The archaeologists found the letter under a pile of adobe bricks in the ruins of an old Dominican church near Trujillo in Peru. Scrawled on the back of the letter was a column of Spanish numbers and their translation into a language previously lost to history.
The letter, buried in the ruins of the Magdalena de Cao Viejo church at the El Brujo Archaeological Complex in northern Peru, was discovered in 2008.
Jeffrey Quilter, an archaeologist at Harvard’s Peabody Museum of Archaeology and Ethnology, decided to keep their discovery secret until the research showing evidence of the lost language was published this month in the journal American Anthropologist.
“I think a lot of people don’t realize how many languages were spoken in pre-contact times,” Quilter said. “Linguistically, the relationship between the Spanish conquistadors and the indigenous was very complex.”
Within the space of a generation or two, Spanish conquerors had penetrated deeply into two continents, documenting some 500 different indigenous languages in the course of missionary activity, according to the Count of la Viñaza, a late 19th century Spanish diplomat and academic who published notable works on linguistics.
To promote that missionary activity was high on the agenda of the Castilian throne, so in 1550, the king ordered that all the Indios learn Spanish. But there was pushback from the missionaries on the ground. “That can never be,” answered one friar, “unless it were something vaguely and badly learnt.” Comisario General Juan de Mansilla complained too: “We are too few to teach the language of Castile to Indians. They do not want to speak it.”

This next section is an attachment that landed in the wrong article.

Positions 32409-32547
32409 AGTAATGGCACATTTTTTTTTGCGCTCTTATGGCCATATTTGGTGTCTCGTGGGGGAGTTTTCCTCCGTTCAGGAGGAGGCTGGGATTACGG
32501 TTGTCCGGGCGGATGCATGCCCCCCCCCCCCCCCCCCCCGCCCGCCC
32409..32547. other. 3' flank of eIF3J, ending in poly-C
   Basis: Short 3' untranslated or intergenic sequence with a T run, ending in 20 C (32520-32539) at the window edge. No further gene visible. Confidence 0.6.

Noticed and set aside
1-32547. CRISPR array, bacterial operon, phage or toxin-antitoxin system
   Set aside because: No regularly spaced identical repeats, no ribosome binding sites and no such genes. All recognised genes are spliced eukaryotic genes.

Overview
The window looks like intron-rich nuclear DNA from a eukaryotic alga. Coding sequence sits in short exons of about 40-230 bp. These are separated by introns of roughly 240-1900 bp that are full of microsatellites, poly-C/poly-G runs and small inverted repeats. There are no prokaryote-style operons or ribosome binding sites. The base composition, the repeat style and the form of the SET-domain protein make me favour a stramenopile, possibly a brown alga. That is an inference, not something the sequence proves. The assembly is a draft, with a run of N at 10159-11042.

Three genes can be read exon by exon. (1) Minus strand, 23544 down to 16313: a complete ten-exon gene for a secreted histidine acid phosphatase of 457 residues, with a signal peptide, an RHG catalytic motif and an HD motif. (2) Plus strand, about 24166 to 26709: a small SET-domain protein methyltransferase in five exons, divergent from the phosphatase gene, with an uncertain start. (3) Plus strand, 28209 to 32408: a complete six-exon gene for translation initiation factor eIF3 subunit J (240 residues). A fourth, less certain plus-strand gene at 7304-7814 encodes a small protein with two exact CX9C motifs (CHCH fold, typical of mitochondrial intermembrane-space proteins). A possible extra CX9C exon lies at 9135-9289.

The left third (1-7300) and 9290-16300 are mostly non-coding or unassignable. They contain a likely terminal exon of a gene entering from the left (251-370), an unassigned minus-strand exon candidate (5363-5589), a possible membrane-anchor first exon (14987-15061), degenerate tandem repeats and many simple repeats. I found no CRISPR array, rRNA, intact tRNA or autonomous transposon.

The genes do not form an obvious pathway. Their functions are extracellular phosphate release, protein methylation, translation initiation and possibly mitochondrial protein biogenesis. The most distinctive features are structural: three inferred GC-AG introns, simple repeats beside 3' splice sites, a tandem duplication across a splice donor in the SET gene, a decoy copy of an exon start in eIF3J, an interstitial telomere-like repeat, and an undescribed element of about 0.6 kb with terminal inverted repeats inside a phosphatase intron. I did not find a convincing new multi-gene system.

So Spanish as the companion of empire was out. And without the anchor of literacy and the sinews of the nation-state, pre-contact Indian languages were diffuse, with a different dialect for each hill, so a new set of linguist were required for each entrada, as the latest conquistador penetrated the latest frontier. And these interpreters, so essential to the process―illiterate, untrained, and pressed into service at blade point of Toledo steel―well, they sucked.
So the Spanish Empire turned to the languages of those earlier empires that it had put to fire and sword. Nahuatl, the language of the previous round of conquerors, the Aztecs, was the language of missionary instruction and administration, since the Indians in Mexico were ruled apart. But indigenous elites took the language and ran with it, preserving what they could of the old ways, and using the old language as a new vehicle for the new ways. (I love the sound of this language, here’s a recitation of a poem by Nezahualcoyotl, last tlatoani of Texcoco.)
In Peru, the Incan Quechua fit the same bill, but then later became the choice of the Spanish conquerors themselves or at least the Criollo landowning class, who didn’t mix with the Indians, but used the language to mark Peruvian (non-Spaniard) identity.
Other pre-conquest languages also survived the demographic crash brought on by the Europeans, and it looks like some will be around for awhile. But most are gone, and more will be going soon. So a few words of a lost language found make this particular unknown Peruvian language the smallest footnote to all the other languages and peoples now lost to memory, lost to smallpox and gunpowder.
Check out Empires of the World, by Nicholas Ostler, for more great language history.